Degenerate atomic gases are a versatile tool to study many-body physics. They offer the possibility to explore low-dimension physics, which strongly differs from the three dimensional (3D) case due to the enhanced role of fluctuations. In this work, we study degenerate 2D Bose gases whose original in-plane confinement is uniform and of arbitrary shape. These 2D uniform traps, which we first developed on an existing set-up, were subsequently implemented on a new set-up using versatile optical potentials.
We present a series of experiments that take advantage of this flexible geometry. First, we study the static and dynamic behaviours of a uniform gas at the transition between a 3D normal and a 2D superfluid state. We observe the establishment of extended phase coherence, followed, as the gas is quench cooled, by the apparition of topological defects whose scaling is compared to the Kibble-Zurek prediction. Second, we present the first results of the new set-up : we investigate collective effects in light-matter interactions, where the resonance properties of a dense assembly of atoms are strongly modified with respect to the single atom ones.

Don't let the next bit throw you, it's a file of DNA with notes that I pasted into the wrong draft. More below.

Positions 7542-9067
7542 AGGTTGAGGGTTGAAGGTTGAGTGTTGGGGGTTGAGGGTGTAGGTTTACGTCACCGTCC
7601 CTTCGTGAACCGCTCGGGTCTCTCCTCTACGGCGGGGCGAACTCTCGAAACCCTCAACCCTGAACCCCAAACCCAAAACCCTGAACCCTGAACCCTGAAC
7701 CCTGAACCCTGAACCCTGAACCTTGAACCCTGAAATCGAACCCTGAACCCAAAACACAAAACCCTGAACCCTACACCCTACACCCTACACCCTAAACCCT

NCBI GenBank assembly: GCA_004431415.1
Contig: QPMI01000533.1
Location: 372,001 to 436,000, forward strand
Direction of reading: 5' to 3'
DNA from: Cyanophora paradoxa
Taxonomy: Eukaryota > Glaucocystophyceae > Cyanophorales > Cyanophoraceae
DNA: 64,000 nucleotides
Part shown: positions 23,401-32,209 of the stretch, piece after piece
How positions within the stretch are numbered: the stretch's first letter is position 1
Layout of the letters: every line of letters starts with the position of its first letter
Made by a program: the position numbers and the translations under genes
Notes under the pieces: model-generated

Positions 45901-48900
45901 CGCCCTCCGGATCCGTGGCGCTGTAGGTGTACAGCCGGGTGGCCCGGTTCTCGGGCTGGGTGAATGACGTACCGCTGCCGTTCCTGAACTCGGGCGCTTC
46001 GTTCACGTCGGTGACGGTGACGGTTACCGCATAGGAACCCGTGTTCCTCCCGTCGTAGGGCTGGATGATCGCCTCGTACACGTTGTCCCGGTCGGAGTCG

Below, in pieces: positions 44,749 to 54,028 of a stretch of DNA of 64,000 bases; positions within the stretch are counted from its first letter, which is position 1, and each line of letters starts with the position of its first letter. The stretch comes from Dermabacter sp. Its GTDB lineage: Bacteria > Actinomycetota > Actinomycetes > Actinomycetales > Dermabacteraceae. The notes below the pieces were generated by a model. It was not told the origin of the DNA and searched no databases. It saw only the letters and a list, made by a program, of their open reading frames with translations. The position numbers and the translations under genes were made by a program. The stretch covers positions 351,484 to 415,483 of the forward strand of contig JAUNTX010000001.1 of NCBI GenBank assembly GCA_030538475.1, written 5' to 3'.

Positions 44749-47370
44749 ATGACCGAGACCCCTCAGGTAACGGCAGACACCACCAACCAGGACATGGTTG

Last, we develop two experimental proposals for the new set-up. The first one studies how a 2D gas can be uniformly evaporated using the tilted lattice providing the 2D confinement. In the second one, we propose to produce supercurrents in a deterministic way in ring-shaped traps either by condensing in an artificial gauge field or by implementing a topological vortex pump.